Is Anhui Expressway Company Limited's (HKG:995) P/E Ratio Really That Good?

Simply Wall St

This article is for investors who would like to improve their understanding of price to earnings ratios (P/E ratios). We'll apply a basic P/E ratio analysis to Anhui Expressway Company Limited's (HKG:995), to help you decide if the stock is worth further research. What is Anhui Expressway's P/E ratio? Well, based on the last twelve months it is 5.95. That is equivalent to an earnings yield of about 16.8%.

See our latest analysis for Anhui Expressway

How Do I Calculate A Price To Earnings Ratio?

The formula for P/E is:

Price to Earnings Ratio = Share Price (in reporting currency) ÷ Earnings per Share (EPS)

Or for Anhui Expressway:

P/E of 5.95 = CNY4.01 (Note: this is the share price in the reporting currency, namely, CNY ) ÷ CNY0.67 (Based on the trailing twelve months to September 2019.)

Is A High Price-to-Earnings Ratio Good?

A higher P/E ratio means that buyers have to pay a higher price for each CNY1 the company has earned over the last year. That isn't necessarily good or bad, but a high P/E implies relatively high expectations of what a company can achieve in the future.

How Does Anhui Expressway's P/E Ratio Compare To Its Peers?

The P/E ratio indicates whether the market has higher or lower expectations of a company. We can see in the image below that the average P/E (7.7) for companies in the infrastructure industry is higher than Anhui Expressway's P/E.

SEHK:995 Price Estimation Relative to Market, February 27th 2020

This suggests that market participants think Anhui Expressway will underperform other companies in its industry. Many investors like to buy stocks when the market is pessimistic about their prospects. It is arguably worth checking if insiders are buying shares, because that might imply they believe the stock is undervalued.

How Growth Rates Impact P/E Ratios

Generally speaking the rate of earnings growth has a profound impact on a company's P/E multiple. If earnings are growing quickly, then the 'E' in the equation will increase faster than it would otherwise. That means even if the current P/E is high, it will reduce over time if the share price stays flat. And as that P/E ratio drops, the company will look cheap, unless its share price increases.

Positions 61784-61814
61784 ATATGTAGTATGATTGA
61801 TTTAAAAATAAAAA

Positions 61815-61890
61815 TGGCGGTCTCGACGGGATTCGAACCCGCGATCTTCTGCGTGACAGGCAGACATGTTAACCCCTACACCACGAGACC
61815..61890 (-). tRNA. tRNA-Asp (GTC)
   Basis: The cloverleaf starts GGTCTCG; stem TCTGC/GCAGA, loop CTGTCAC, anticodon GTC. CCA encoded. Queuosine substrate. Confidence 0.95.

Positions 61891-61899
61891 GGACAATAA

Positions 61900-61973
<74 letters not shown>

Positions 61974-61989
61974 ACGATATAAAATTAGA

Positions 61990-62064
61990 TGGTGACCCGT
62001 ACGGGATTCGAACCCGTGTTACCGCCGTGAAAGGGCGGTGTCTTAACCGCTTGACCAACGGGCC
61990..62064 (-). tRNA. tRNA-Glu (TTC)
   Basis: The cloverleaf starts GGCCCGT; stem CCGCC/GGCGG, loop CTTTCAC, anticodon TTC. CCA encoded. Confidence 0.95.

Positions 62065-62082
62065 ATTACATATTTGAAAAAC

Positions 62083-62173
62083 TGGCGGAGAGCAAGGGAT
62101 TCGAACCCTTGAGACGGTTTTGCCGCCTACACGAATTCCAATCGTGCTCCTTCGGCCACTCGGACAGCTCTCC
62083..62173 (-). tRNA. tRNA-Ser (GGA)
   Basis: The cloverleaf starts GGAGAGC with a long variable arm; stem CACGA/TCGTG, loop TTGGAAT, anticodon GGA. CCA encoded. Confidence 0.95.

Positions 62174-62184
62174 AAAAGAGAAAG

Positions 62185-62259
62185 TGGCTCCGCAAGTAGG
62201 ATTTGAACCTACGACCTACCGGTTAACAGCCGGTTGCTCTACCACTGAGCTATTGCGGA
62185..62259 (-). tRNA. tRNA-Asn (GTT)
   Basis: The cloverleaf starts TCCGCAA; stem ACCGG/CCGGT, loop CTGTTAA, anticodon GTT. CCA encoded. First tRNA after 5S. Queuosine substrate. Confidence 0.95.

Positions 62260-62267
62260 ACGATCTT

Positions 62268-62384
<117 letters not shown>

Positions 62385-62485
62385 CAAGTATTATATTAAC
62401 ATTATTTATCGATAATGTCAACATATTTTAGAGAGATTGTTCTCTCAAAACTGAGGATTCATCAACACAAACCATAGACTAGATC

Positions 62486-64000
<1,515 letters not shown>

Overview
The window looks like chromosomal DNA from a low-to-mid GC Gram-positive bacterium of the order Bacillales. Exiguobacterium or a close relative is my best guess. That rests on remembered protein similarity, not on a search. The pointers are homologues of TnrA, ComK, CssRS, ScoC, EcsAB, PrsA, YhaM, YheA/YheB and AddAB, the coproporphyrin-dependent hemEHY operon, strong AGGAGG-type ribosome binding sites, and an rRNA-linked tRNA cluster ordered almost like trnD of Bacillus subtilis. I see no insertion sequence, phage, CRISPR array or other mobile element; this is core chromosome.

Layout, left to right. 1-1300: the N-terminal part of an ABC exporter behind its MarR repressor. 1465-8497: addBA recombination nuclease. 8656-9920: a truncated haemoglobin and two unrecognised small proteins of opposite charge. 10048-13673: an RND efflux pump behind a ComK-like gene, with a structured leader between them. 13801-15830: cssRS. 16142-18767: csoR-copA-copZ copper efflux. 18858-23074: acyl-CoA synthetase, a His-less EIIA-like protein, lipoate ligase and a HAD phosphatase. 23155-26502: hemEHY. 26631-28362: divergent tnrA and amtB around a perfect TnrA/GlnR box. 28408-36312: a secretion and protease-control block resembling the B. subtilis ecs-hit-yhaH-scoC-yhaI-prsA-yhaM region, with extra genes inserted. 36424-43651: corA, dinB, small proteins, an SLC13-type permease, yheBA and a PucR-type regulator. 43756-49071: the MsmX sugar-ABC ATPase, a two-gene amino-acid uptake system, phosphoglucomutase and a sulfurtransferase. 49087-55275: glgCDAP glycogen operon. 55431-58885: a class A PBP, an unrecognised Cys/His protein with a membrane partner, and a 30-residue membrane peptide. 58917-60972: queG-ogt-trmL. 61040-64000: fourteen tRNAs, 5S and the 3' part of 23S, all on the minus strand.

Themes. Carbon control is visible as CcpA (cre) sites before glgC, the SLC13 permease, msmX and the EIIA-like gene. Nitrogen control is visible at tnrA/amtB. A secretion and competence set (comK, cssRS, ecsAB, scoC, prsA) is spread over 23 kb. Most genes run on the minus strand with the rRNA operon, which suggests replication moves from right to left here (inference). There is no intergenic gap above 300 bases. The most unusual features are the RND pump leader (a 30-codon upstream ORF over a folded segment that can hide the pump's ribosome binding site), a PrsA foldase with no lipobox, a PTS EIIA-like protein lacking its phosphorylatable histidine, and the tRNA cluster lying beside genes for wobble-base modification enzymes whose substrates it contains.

Anhui Expressway maintained roughly steady earnings over the last twelve months. But EPS is up 5.1% over the last 5 years.

Don't Forget: The P/E Does Not Account For Debt or Bank Deposits

Don't forget that the P/E ratio considers market capitalization. So it won't reflect the advantage of cash, or disadvantage of debt. The exact same company would hypothetically deserve a higher P/E ratio if it had a strong balance sheet, than if it had a weak one with lots of debt, because a cashed up company can spend on growth.

Spending on growth might be good or bad a few years later, but the point is that the P/E ratio does not account for the option (or lack thereof).

Anhui Expressway's Balance Sheet

Net debt totals just 2.6% of Anhui Expressway's market cap. So it doesn't have as many options as it would with net cash, but its debt would not have much of an impact on its P/E ratio.

The Verdict On Anhui Expressway's P/E Ratio

Anhui Expressway trades on a P/E ratio of 5.9, which is below the HK market average of 9.9. With only modest debt, it's likely the lack of EPS growth at least partially explains the pessimism implied by the P/E ratio.

When the market is wrong about a stock, it gives savvy investors an opportunity. As value investor Benjamin Graham famously said, 'In the short run, the market is a voting machine but in the long run, it is a weighing machine. So this free report on the analyst consensus forecasts could help you make a master move on this stock.

Of course, you might find a fantastic investment by looking at a few good candidates. So take a peek at this free list of companies with modest (or no) debt, trading on a P/E below 20.

If you spot an error that warrants correction, please contact the editor at editorial-team@simplywallst.com. This article by Simply Wall St is general in nature. It does not constitute a recommendation to buy or sell any stock, and does not take account of your objectives, or your financial situation. Simply Wall St has no position in the stocks mentioned.

We aim to bring you long-term focused research analysis driven by fundamental data. Note that our analysis may not factor in the latest price-sensitive company announcements or qualitative material. Thank you for reading.